Research by Fundamental Media finds that asset managers who are seen as tried-and-tested and careful-thinkers are preferred
US advisors prefer asset managers that they perceive as tried and tested and careful thinker as opposed to managers perceived as curious and energetic, research by Fundamental Media has found.
For the Global Brand Survey, Fundamental Media surveyed 554 financial advisors in the United States during October and November 2021. To understand their perception of asset managers’ brands, we apply our ‘brand equity index’ which was developed in 2016 using a combination of quantitative and qualitative methods along five pillars: brand recall, familiarity, perceived quality, propensity to buy and distinctiveness.
The ‘propensity to buy’ score assesses the likelihood to increase the use of funds provided by that particular asset manager. When correlating this score with those from the other four brand factors, we see that US advisors’ view on a manager’s ability to generate returns is the main consideration when buying a fund, as ‘perceived quality’ has the strongest correlation to ‘propensity to buy’. This is in line with the findings in European markets surveyed. The ‘perceived quality’ is the views of respondents regarding the ability of an asset manager to generate above-average returns. This can be influenced by coordinated sales, marketing and branding activity.
Investment professionals were asked to mention which asset management companies they associate with fourteen different asset classes and management styles. Among a total of 7362 mentions, American asset managers were always exclusively recalled for most asset classes and management styles, including for those asset classes that advisors expect to increase their exposure to (global and US equities, active management and ETFs). Companies often mentioned in the recall for those asset classes and management styles, including leading ETF providers, showed a higher propensity to buy, confirming the importance of relevance and expertise in the US market. Some asset managers left little competition as the most recalled in specific asset classes and management styles. Clearly the US is a very competitive market with a strong local bias. None of the foreign asset managers made it to the top ten in recall in any asset class, not even in European equities.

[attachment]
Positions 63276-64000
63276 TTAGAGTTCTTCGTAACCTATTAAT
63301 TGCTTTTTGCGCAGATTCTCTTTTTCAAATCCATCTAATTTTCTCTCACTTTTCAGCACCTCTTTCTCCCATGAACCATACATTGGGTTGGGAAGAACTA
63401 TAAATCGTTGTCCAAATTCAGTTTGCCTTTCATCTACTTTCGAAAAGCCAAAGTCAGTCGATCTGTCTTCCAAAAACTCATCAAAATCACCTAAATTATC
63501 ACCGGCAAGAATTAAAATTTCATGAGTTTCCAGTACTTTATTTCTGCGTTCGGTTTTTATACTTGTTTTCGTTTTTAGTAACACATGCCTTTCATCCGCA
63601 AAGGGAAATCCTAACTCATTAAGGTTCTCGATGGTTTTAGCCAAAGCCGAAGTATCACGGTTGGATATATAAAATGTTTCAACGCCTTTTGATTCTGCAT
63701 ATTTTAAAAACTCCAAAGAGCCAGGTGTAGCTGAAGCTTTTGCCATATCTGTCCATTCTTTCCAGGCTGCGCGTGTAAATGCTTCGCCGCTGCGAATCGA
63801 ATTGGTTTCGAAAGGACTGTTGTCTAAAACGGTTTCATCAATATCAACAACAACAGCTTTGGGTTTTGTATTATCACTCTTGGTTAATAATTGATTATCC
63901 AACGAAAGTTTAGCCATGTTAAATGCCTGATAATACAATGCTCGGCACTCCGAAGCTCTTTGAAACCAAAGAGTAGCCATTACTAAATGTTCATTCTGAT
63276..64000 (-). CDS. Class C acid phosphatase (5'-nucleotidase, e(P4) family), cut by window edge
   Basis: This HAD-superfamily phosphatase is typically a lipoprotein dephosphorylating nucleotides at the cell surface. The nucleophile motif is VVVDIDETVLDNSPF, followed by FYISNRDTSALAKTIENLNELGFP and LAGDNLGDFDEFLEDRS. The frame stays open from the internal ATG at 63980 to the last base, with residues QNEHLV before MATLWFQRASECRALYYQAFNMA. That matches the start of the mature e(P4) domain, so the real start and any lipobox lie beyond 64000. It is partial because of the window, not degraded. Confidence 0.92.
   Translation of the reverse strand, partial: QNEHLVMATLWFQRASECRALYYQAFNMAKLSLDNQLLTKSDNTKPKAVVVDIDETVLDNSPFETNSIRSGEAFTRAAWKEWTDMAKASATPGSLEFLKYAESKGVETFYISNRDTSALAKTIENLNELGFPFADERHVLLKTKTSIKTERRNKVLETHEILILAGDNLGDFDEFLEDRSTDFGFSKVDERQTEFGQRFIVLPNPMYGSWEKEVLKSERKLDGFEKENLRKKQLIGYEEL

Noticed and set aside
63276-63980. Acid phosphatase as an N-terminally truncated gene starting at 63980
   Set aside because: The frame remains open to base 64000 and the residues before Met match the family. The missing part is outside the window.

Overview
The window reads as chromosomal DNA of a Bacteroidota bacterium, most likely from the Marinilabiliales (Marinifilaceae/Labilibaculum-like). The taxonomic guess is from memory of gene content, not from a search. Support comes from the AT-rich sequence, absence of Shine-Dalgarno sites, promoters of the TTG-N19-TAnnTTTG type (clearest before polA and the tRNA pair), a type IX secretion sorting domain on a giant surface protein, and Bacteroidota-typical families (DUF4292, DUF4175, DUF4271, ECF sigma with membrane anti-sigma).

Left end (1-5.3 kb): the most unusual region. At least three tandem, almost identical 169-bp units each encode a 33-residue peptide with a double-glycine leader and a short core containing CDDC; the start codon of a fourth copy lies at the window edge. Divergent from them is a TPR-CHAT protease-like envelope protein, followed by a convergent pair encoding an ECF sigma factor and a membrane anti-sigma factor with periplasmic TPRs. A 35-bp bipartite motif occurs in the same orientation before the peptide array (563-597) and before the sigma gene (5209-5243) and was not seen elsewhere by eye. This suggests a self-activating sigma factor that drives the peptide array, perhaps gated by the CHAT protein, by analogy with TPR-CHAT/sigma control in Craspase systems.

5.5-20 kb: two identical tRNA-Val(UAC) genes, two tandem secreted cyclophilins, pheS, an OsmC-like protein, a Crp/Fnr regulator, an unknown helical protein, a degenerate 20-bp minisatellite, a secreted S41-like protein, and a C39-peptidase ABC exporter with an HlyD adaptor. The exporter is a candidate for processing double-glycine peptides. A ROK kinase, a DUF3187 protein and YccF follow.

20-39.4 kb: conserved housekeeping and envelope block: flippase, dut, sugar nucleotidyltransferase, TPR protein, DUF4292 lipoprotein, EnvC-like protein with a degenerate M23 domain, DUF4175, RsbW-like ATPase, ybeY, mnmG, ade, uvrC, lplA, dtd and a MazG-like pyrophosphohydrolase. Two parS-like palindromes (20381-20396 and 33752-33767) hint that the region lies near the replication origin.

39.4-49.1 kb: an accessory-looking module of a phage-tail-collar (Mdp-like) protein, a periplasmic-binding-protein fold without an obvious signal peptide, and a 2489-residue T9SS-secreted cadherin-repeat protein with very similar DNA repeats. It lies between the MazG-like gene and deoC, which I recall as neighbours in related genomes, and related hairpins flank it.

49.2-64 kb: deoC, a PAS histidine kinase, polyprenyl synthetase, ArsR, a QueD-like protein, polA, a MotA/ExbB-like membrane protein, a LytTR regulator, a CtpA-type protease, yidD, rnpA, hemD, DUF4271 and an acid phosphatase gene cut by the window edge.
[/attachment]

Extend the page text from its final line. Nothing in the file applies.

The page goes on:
An analysis of both prompted and unprompted brand values highlights financial advisors in the US have a distinct view of most asset managers, seeing most companies as corporate, a supplier, careful thinker, tried and tested, and analytical.
However, when it comes to preferences and the correlation between perceived values and propensity to buy, companies seen as more tried and tested, careful thinking, broad and as a partner are the favourites. This suggests that investors are trusting large and well-established companies to help them through the current challenging environment.
Respondents were asked to place asset management brands across seven opposing values, which were asked in pairs and as opposites (e.g. broad vs targeted; qualitative vs quantitative). A positive correlation with one value is therefore automatically a negative correlation with the opposite value.
Qualitative comments showed that US advisors appreciate reputable companies with a strong performance and product expertise. Reliability, a long-standing history and broad product offering were also widely mentioned. When it comes to communication, regular updates, proactive contact and support from salespeople were the most appreciated. On the other hand, high fees and underperforming products were mentioned as the main downsides of some companies.
The analysis of ETF providers shows that the use of ETFs in the USA is considerably higher compared to the European markets surveyed and is likely to increase over the year for most respondents. While all the ETF providers attracted cost-related comments, like most asset managers, the range of products, specialism and communication were among the main attributes differentiating the brands.